There is a big difference between writing and editing, and often that difference lies in which part of the brain is activated. Writing, especially storytelling, is a creative process that engages the right side of the brain. This is where art, creativity, imagination, intuition, insight, and holistic thought are believed to take place. When I’m writing, this is the side of the brain that gives me the power to combine seemingly unrelated items, to find synthesis, and to create fun ways to present information.
My editor lies on the other side of my longitudinal fissure on the left side of my brain. Editing involves analytical thought, reasoning, and language skills. This is when I can trim a few hundred words into 45, find the buried lead, and catch all of the compound modifiers.
The challenge is when I have to switch gears. Getting neurons to jump that longitudinal fissure is pretty rough – a lot like starting a twenty-year-old lawnmower in minus 12-degree weather. Usually I have to get up and walk around a bit and then restart.
The reason I bring this up is because I often get asked to switch gears between the two. It’s not as easy as putting down one piece of paper and picking up another. It involves switching sides of the brain.
So when you ask a writer to edit something or to write something when they’re editing, don’t be surprised if they don’t pick it up right away. Give them a chance to finish what they started and then switch gears.
The debate about finding versus creating meaning has continued for centuries. Personally, I believe that we create meaning by finding evidence of patterns in the the circumstances we face. This is true whether you’re entering a philosophical debate about life, or trying to position a product or service in your market.
The key to creating meaning is to first find evidence. For a product, it’s best to look at all of the new features from the perspective of the customer. What does this feature mean to them? What does it help them do faster or better?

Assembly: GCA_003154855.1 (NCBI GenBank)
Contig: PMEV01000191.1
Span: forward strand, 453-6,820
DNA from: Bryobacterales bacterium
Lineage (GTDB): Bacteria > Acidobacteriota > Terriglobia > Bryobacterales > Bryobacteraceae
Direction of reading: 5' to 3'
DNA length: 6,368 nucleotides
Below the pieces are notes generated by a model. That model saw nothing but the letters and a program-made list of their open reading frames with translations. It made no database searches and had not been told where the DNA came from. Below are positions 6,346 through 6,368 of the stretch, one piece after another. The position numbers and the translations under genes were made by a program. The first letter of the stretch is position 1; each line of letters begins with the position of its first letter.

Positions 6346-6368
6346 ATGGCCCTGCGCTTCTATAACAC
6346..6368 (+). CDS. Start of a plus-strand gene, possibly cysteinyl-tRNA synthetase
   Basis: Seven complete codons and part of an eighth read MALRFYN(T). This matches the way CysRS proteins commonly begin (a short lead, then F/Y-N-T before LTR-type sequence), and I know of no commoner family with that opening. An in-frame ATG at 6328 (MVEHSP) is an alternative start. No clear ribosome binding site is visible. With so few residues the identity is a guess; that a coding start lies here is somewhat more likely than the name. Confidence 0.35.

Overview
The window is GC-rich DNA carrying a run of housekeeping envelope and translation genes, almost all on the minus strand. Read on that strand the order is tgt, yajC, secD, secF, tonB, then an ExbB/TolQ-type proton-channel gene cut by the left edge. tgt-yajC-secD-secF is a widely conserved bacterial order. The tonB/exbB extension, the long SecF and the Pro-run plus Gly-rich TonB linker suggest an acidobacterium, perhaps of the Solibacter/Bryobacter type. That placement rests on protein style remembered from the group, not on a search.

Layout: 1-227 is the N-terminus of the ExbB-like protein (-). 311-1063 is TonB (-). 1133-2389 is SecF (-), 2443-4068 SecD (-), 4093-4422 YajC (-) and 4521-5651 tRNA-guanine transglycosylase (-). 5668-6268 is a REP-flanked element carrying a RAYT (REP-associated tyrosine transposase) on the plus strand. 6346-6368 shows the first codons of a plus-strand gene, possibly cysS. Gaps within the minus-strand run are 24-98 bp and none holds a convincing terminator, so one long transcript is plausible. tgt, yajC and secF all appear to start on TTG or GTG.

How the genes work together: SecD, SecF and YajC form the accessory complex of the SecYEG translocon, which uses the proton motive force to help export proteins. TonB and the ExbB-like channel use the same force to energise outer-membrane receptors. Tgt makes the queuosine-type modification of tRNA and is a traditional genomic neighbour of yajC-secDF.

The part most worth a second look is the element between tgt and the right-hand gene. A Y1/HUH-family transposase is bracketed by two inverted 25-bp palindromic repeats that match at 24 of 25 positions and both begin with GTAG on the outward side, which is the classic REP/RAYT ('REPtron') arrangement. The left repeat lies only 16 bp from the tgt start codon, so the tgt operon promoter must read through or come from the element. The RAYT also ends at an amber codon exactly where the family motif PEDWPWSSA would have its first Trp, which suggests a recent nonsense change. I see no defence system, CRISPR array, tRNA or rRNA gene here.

Always remember that people make most decisions based on emotions and then find ways to justify that decision with logic. If your differentiator is based on lower cost, positioning that differentiator as “better value” allows you to play to the customer’s desire to be smart with their money. If your product is faster, consider talking about how speed makes them feel — do they feel more powerful, smarter? Or do your customers now feel that they have more time for what matters? If your service is faster, does it means more time for your customers to focus on what they want to do, or that they deserve the very best service?
By the way, if you don’t believe we buy based on emotion, ask yourself why you drive the car you drive or wear the clothes you do. Then keep asking, “How does that make you feel?” until you get to the truth.
It’s infuriating, I know. But it will make a world of difference in the end.
A few years ago, my son and I had just returned to his college apartment after my first football game at Autzen Stadium in Eugene, Oregon. He flipped on his computer and said, “Dad, you have to see this.” What I saw changed both of our lives.
We were watching a young e-sports pro playing a practice game of League of Legends, and more than 100,000 people were watching. On a Saturday afternoon! This IS the next generation of sports and if you don’t understand it, that’s okay. Sometimes it’s hard to understand people paying to watch people hit a little ball into a hole or over a fence, or drive around in an oval for 500 miles. But people do.
But it wasn’t until I convinced the company where I worked to sponsor a team that learned that this audience is not like any other I’ve encountered. Over the coming weeks, I’ll share some of my insights into e-sports marketing.